Much like the .gitignore file in the Git ecosystem, Surge offers it’s own ignore file. You can set up a list of files and directories that Surge will ignore at the time of deployment. This is useful for leaving out files that may only be relevant during the development process. Anything that you might want to keep entirely private is good to include here as well.
To set this up, create a new file called .surgeignore in the root of your project folder. Inside this file, you can list any files and directories you’d like to ignore. Some common examples might include node_modules, bower_components, and others. You can also ignore specific file types that aren’t relevant to the production version of a site. Adding * (the wildcard symbol) before the extension (i.e. *.swp, *.psd, etc.) will accomplish this.
Remove Site from Surge
If, for some reason, you’d like to take down your website, you can do this easily with the surge teardown command, followed by your project’s domain.
surge teardown your-domain.com
Before attempting to remove your project, ensure that your version of Surge is updated to the latest version.
Comparison of Surge and Github Pages
Similar to Surge, another popular alternative static hosting service is Github Pages. This free service allows users to host their personal static site projects into a Github repository. Github Pages boasts an extremely well-known reputation among web developers of any caliber as one of the highest-ranked static hosting services. Two types of pages can be built”Project pages or User and Organization pages”which can be created under the domain github.io. Of course, you have the freedom to use a custom domain as well. Github explicitly recommends that any projects that are intended to accomplish commercial purposes should not be published using their hosting service. Therefore, while it may be unable to accommodate large-scale websites, Github Pages is perfect for non-commercial or personal uses.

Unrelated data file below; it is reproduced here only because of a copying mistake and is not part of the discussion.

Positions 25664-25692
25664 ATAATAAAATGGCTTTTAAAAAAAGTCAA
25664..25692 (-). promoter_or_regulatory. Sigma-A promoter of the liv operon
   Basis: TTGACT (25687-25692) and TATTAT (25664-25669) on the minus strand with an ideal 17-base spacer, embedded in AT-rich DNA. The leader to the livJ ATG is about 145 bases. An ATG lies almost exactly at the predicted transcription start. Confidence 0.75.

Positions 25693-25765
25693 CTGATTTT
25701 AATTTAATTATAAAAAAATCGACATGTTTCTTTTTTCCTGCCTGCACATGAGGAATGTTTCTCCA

There are slight variations between the Project pages and User and Organization pages. Project pages can be published from multiple source locations, including the master and “GH-pages” branches. Without a custom domain, the default publishing domain would be https://<username/orgname>.github.io/. On the other hand, User and Organization pages are located in the master branch under your Github repository. They are published with the domain https://<username/orgname>.github.io.
Benefits of Surge
While Github Pages is undoubtedly a powerful tool, Surge offers some benefits that even Github Pages lacks. One of these benefits is client-side routing. Within your Surge project, you can redirect clients to a “backup” HTML file (200.html) if they request a nonexistent path. This is beneficial because rather than displaying an alarming 404 error, Surge will simply serve the fallback file.
Another notable benefit to Surge is that users can deploy any new changes to their site in a matter of seconds. As stated above, by simply typing the surge command into the command line, any changes you have made can be instantly viewed online. Especially helpful during test-experimentation, the simple edits to user websites are easier to manage. Because of the option to immediately refresh the webpage, seeing changes in the web browser are more noticeable. Alternatively, Github Page users will continue to push and commit changes towards their online interfaces and struggle with longer and more tedious processes. In the long run, the right static site prevents confusing time for software developers.
Crystal is a senior at a public high school in Santa Clarita, CA. She has been invested in technology since her sophomore year, when she took her first Web Development course and used Dreamweaver to design her first websites.
Crystal hopes to continue her studies in computing and technology in her post-secondary education.